Advice to lawyers on NDAs no longer cutting it, says top Tory
By John Hyde >>
(7 September 2023)
A senior Conservative MP has said the current approach of advice and guidance concerning the use of non-disclosure agreements is no longer sufficient to prevent cover-ups of wrongdoing.
In a Westminster Hall debate this week, Dame Maria Miller (pictured) said the government should legislate to outlaw the improper use of non-disclosure agreements in the workplace.
She added that while lawyers were ‘part of the problem’, there has been an increase in NDAs drawn up by people not regulated by the legal profession or even using AI to insert confidentiality clauses into contracts.
The role of lawyers in drawing up NDAs was highlighted by a review from the SRA last month which found ‘significant imbalances in power’ between parties signings NDAs, exacerbated by one side being legally represented.
The SRA has issued guidance and advice to lawyers about not facilitating the cover-up of victimisation and harassment in the workplace, but Miller said this is not having the desired effect.
‘The evidence of the scale of the problem shows that the advice is simply not cutting through—it is not enough,’ she said.
‘Many employers… are simply perpetuating a cycle in which NDAs, confidentiality clauses, are seen as the norm, to silence victims of wrongdoing. Therefore it is time that we turned advice and encouragement into law.’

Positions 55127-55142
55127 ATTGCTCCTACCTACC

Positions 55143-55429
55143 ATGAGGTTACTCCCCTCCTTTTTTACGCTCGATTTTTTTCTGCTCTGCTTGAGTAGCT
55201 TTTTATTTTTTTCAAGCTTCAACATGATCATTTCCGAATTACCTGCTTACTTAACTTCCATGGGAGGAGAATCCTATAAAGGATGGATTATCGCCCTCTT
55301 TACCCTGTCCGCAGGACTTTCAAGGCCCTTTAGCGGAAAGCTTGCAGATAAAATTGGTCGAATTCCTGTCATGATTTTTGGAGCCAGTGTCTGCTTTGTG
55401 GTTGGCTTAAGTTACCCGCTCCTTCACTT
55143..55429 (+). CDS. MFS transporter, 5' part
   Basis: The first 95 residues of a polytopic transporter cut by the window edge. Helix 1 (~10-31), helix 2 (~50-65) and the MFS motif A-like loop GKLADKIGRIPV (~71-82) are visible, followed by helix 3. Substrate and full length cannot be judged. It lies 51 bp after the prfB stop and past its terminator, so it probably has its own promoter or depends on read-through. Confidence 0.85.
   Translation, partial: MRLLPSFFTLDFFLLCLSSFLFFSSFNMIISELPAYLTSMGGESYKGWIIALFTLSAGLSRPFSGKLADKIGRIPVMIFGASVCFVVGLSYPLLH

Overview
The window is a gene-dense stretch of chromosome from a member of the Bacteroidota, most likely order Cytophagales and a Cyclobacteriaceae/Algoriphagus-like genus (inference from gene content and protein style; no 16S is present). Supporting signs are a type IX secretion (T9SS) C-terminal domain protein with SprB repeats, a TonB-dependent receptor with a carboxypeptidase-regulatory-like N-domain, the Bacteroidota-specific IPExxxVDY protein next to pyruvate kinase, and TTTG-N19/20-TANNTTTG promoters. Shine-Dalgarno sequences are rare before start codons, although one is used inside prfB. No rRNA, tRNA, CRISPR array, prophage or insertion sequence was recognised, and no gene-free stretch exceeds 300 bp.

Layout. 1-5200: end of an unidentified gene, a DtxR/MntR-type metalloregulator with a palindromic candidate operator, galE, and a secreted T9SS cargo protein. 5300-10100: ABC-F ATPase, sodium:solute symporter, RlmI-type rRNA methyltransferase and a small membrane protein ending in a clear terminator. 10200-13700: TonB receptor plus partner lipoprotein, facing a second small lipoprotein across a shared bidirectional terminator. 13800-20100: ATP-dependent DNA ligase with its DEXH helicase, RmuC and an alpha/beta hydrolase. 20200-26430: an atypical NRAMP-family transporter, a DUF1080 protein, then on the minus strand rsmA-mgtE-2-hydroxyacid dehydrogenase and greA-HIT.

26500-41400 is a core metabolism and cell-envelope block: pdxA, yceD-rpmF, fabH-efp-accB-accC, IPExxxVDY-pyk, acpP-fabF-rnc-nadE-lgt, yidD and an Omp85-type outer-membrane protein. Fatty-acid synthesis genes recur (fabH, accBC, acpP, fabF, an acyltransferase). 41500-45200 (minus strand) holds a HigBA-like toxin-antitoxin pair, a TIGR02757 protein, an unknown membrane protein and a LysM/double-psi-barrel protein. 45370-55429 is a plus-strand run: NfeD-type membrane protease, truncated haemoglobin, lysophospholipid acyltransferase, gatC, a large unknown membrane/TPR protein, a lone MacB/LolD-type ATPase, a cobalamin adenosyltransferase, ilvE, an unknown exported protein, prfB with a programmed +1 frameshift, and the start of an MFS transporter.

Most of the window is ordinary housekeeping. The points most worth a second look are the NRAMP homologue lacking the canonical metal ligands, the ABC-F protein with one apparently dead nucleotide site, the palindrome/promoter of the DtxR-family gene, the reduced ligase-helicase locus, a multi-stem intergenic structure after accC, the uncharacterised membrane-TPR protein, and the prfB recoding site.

Miller has already proposed an amendment to the Victims and Prisoners Bill which would recognise people who have signed NDAs as victims. She also backed the expansion of a ban on NDAs in cases involving sexual harassment, discrimination and other forms of misconduct and bullying. This restriction became law in university settings under the Higher Education (Freedom of Speech) Act 2023.
‘If such a ban is good enough for universities, I hope that the minister will agree that we can see no reason why employees in other sectors should not be protected in the same way,’ added Miller.
In the same debate, shadow employment rights minister Justin Madders said the SRA’s research consitutes a good argument for government intervention.
‘The implications of the use of NDAs in the workplace have been known for some time, yet we have seen very little action taken,’ Madders said. ‘There was a flurry of interest and promises were made back in 2019, but more than four years later the only changes have been updated ACAS guidance and a warning notice sent out by the Solicitors Regulation Authority, both of which are non-binding and appear to have done little to mitigate the problems.’
Business minister Kevin Hollinrake pointed out there were already existing legal limits on the use of NDAs in the employment context. He said these agreements cannot prevent workers from reporting a crime or making a protected disclosure about wrongdoing.
The minister added: ‘We are clear that the use of NDAs to intimidate victims of harassment and discrimination into silence cannot be tolerated. We are already taking action in the higher education sector; we have published extensive guidance and consulted on the use of NDAs in the workplace; and we are carefully considering how to tackle wrongful practices in a wider context.’
(Courtesy: The Law Society Gazette)